Skip to main content

Cheese, Please! #nationalcheeseday


Today the Festive Foodies are celebrating National Cheese Day and I'm hosting! Makes sense since I'm a devoted caseophile and I could probably give up any food, except for cheese.

Other Cheese-y Offerings

Cheese, Please!
When I was menu-planning with my soon-to-be 16-year-old, he asked that we start his birthday picnic with a cheese board. "Cheese, please, Mom!" he said. Yep. I'm always down for a cheese board.



Cheese boards are a breeze to assemble but have a high 'wow' factor. And they are undeniably one of the easiest appetizers you can put together. You just need to offer a variety of tastes, textures, and colors. Here's are a few steps to create a beautiful, delicious cheese board for any party.


Step 1: Choose the Cheeses
I like to select an array of cheeses based on texture —soft, semisoft, and hard. You can also go with a mixture of different milk sources—cow, goat, or sheep. Or pick cheeses based on a geographical location. A good rule of thumb is to select four or five cheeses and plan on 1 ounce of each cheese per person. I used seven cheeses - on two different boards (one for the kid table and one for the adult table) - in this case. I've given you some ideas of the cheeses in each texture category...


Semisoft: Havarti, young Gouda, Fontina
Semihard: Gruyère, Manchego (photographed above), aged Gouda, Comté (photographed below)
Hard: Parmigiano-Reggiano, Grana Padano, aged Manchego, Pecorino Romano, Mimolette 
Soft-ripened: Brie (photographed above), Cambazola, Camembert
Blue: Stilton, Gorgonzola
Fresh: Ricotta, Chèvre, fromage blanc
Washed-Rind: Limburger, St. Nuage, Taleggio, Epoisses de Bourgogne

Once you've chosen your cheeses, place them on a board equidistant apart. Remember to take the cheese out of the fridge about 30 minutes before you plan to serve them. If they are too cold, the flavors will be muted.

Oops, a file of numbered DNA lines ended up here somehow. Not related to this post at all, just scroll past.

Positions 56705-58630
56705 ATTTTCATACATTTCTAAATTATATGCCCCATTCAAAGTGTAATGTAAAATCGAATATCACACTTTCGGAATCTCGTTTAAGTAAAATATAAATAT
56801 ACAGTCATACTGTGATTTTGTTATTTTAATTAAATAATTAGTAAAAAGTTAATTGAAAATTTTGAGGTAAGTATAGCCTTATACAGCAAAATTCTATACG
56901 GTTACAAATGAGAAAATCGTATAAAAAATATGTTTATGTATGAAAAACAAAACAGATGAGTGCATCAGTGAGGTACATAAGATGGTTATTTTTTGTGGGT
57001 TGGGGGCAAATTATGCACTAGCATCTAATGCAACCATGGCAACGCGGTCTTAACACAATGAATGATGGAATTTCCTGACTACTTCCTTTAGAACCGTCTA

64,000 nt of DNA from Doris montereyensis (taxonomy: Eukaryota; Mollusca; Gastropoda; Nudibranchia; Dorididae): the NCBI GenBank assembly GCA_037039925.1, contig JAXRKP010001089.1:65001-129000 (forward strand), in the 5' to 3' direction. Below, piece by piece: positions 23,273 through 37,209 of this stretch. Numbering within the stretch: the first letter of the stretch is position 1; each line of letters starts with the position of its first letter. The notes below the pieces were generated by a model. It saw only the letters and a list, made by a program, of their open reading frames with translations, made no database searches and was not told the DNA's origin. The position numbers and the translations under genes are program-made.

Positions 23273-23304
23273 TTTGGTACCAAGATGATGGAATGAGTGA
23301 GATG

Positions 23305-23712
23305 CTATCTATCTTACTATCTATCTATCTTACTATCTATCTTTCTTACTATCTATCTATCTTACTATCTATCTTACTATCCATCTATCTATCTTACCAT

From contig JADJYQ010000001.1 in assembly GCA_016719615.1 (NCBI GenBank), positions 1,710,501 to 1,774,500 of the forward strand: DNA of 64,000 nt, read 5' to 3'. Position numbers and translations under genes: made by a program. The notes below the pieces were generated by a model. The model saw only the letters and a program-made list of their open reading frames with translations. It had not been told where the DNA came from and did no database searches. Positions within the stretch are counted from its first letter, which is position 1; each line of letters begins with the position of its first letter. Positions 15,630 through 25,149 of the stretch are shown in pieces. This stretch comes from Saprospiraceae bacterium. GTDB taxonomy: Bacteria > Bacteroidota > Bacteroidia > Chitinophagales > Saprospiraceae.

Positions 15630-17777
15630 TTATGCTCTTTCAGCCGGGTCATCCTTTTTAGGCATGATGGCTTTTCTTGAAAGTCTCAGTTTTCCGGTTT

Step 2: Pick Some Pairings
While cheese can stand alone, of course, you might need a vehicle for putting some of the softer cheeses into your mouth. Crisp crackers or slices of baguette work well.


Step 3: Fill the Holes
When you've placed your cheeses and lined up your crackers, fill in bigger holes on the board. This is where you can have some fun with more colors and more textures. I like fruit for sweetness—grapes, fresh figs, pomegranates, mangoes, and kiwi) — and olives or charcuterie for saltiness. Now fill in whatever space is left with extras such as nuts and seeds (try Marcona almonds, pistachios, spiced pecans, or salted cashews). I even added some small chocolates and cocoa-dusted cashews to round out the boards.


Step 4: Don't Forget Utensils
Last, but not least, make sure each part of your board has a serving utensil where needed. Place small spoons or spreaders next to bowls of jam or tapenade; offer toothpicks for picking up fruit and olives; don't neglect the cheese knives! And, to keep flavors separate, ensure that each cheese has its own knife.

I have an embarrassing number of cheese knives. I even have a traditional Stilton scoop that I swore I needed but have never used. Here's a brief cheese knife guide, but use what you have. 
  • Hard, semihard, and semisoft cheeses can take a spade or a spear-tipped knife.
  • Semisoft, soft, and fresh cheeses need a spreader or a plane.
  • Crumbly cheese (such as blue cheese) and hard cheeses take a flat knife.
  • And a cheese fork can hold hard cheeses steady while slicing. 
That's it! Easy peasy, right? In four simple steps, you can have a colorful, flavorful cheese board that is worthy of a celebration...or just a regular afternoon.